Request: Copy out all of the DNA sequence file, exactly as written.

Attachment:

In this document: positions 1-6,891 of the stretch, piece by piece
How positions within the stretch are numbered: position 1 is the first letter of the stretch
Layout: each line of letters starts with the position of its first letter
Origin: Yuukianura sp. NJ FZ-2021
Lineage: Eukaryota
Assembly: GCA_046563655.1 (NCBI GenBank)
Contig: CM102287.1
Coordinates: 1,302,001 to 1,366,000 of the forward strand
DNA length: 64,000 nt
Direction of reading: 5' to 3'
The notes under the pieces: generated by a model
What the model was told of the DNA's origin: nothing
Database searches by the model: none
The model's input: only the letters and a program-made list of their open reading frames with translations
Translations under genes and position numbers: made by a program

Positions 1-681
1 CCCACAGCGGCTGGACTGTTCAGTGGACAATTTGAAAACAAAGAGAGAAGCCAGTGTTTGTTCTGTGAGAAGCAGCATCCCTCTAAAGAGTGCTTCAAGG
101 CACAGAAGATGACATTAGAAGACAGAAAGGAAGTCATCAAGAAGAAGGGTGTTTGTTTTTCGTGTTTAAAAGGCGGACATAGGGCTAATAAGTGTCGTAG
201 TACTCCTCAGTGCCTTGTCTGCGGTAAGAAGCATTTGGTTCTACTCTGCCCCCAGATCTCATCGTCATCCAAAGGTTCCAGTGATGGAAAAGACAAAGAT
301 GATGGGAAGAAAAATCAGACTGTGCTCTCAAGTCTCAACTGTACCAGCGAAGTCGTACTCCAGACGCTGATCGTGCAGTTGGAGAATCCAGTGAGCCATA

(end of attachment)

In this document: positions 1-6,891 of the stretch, piece by piece
How positions within the stretch are numbered: position 1 is the first letter of the stretch
Layout: each line of letters starts with the position of its first letter
Origin: Yuukianura sp. NJ FZ-2021
Lineage: Eukaryota
Assembly: GCA_046563655.1 (NCBI GenBank)
Contig: CM102287.1
Coordinates: 1,302,001 to 1,366,000 of the forward strand
DNA length: 64,000 nt
Direction of reading: 5' to 3'
The notes under the pieces: generated by a model
What the model was told of the DNA's origin: nothing
Database searches by the model: none
The model's input: only the letters and a program-made list of their open reading frames with translations
Translations under genes and position numbers: made by a program

Positions 1-681
1 CCCACAGCGGCTGGACTGTTCAGTGGACAATTTGAAAACAAAGAGAGAAGCCAGTGTTTGTTCTGTGAGAAGCAGCATCCCTCTAAAGAGTGCTTCAAGG
101 CACAGAAGATGACATTAGAAGACAGAAAGGAAGTCATCAAGAAGAAGGGTGTTTGTTTTTCGTGTTTAAAAGGCGGACATAGGGCTAATAAGTGTCGTAG
201 TACTCCTCAGTGCCTTGTCTGCGGTAAGAAGCATTTGGTTCTACTCTGCCCCCAGATCTCATCGTCATCCAAAGGTTCCAGTGATGGAAAAGACAAAGAT
301 GATGGGAAGAAAAATCAGACTGTGCTCTCAAGTCTCAACTGTACCAGCGAAGTCGTACTCCAGACGCTGATCGTGCAGTTGGAGAATCCAGTGAGCCATA